A few days after, feeling very motivated to change things, I made a point to practice a little self-control knowing a binge-night would not satisfy and instead followed my night routine. (I’m actually blogging my night routine in a few weeks, so don’t miss that if this post is resonating. You can even sign up to get an email when new blog posts come out here.) No surprise, I slept the best I had in a while. AND the next day was one of the best in a while too. I got up early with plenty of time to study the Bible and pray and even hit the gym which gave me energy and honestly boosted my mood for the rest of the day. It was a far cry from hitting snooze a thousand times, waking up with the girls and stumbling through my morning.
I know this won’t happen every night though, so I want to set up a game plan and share with y’all some ideas that may help us make better decisions when night falls.
1. Get to the root of where you feel out of control.
Is it your work day that’s micromanaged by a demanding boss? Kids under foot that seem to make the rules? A chronic illness that takes over? Ask God to reveal those areas that have you feeling like you deserve the indulgence of staying up late and forgetting all the side effects that come with it. Ultimately, we need to acknowledge that God is in control, but we have so many choices in our day. We want to recognize what we do get to choose in those moments leading up to late nights that might be perfect opportunities to chill out.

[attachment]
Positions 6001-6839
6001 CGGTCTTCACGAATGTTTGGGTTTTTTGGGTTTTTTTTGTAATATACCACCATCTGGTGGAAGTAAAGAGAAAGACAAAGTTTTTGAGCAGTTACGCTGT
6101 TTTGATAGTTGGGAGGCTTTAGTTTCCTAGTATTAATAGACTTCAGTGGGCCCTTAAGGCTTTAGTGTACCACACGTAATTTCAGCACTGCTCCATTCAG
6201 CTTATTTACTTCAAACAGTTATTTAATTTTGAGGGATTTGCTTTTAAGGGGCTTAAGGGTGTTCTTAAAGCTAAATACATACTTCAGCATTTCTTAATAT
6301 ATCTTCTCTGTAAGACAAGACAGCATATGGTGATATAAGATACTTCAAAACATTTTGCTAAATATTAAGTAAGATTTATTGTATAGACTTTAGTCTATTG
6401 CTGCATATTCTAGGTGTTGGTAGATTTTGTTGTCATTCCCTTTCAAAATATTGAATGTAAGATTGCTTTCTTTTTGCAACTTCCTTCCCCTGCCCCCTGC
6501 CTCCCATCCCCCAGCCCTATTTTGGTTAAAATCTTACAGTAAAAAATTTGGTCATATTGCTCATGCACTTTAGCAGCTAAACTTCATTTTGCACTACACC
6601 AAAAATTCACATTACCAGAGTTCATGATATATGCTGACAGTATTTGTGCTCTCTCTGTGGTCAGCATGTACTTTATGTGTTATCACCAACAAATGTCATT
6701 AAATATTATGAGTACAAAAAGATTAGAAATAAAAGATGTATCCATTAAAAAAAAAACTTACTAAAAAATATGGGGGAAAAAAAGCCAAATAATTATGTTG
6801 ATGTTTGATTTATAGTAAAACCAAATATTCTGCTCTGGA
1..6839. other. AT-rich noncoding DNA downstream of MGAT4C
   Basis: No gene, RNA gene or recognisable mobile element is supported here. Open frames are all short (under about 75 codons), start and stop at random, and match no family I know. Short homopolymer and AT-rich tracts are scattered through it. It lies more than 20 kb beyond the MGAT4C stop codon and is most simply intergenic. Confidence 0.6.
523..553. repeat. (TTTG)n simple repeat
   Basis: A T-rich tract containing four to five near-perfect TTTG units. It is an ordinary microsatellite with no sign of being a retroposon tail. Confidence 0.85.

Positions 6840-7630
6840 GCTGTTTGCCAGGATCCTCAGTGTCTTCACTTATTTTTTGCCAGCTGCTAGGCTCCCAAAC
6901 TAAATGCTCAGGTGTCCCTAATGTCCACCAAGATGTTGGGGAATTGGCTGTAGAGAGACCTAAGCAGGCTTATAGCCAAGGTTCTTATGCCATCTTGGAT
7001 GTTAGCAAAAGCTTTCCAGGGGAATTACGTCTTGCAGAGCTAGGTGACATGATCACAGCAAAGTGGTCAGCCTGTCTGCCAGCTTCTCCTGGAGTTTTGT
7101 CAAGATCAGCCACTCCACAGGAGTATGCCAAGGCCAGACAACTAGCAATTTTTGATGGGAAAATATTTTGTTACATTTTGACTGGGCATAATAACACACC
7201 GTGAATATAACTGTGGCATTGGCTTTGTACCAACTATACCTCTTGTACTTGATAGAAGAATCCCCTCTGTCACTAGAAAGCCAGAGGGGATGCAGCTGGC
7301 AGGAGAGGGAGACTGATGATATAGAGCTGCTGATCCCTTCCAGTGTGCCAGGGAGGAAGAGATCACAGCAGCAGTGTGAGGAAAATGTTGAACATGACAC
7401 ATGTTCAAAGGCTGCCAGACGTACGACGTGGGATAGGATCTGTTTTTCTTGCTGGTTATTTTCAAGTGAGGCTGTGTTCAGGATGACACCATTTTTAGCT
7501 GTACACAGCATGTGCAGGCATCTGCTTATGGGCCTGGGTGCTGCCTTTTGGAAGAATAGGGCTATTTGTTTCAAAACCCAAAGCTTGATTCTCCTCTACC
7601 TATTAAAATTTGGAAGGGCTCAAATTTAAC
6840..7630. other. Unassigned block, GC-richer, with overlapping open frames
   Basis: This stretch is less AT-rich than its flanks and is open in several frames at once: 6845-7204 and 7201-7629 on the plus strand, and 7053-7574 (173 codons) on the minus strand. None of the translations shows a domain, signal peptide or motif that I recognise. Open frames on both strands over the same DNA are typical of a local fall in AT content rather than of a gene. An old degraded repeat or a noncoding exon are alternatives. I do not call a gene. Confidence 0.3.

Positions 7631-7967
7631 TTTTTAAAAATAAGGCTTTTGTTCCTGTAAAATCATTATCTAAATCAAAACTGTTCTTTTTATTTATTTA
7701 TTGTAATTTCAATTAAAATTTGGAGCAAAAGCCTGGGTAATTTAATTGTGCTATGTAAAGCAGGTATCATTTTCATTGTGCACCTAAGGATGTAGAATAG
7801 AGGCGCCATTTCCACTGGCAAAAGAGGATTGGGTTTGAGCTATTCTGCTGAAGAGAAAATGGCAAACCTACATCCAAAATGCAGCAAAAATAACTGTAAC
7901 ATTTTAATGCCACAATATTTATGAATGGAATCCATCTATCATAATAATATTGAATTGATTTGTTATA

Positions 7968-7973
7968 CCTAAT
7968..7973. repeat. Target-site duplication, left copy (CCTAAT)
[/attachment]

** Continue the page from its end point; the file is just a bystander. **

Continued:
2. Wind down your mind in a healthy way.
This might be journaling, writing out some gratitudes, or going through the Examen prayer. My friend Gretchen uses her prayer journal, not during her quiet time, but before bed to calm her mind and set her heart on truth. We’ve both struggled with anxiety and I can tell you from personal experience that spending a few moments in God’s presence helps me more rationally approach the things that cause me fear. I think picking a prayer from Springboard Prayers every night would be a great habit to help unwind in a healthy way.
3. Figure out when you need to put up your phone to actually do it well
I normally put my phone up before dinner. I used to do it right when the girls went to bed but I found I’d justify just a little scroll and never got back up from the couch. When I do it before dinner, it’s an easy choice to put the phone up and then I have people waiting on me so I don’t accidentally get sucked in.
4. Have better boundaries when you do want to watch TV.
- Set the sleep timer on your TV for a reasonable time. I honestly forgot these existed until about 10 minutes ago. I was thinking “What if TV’s could have timers like Instagram now has or apps can have on computers?” Ummmm. Then I remembered my parent’s TV when I was a kid had that so they could fall asleep without it staying on too long.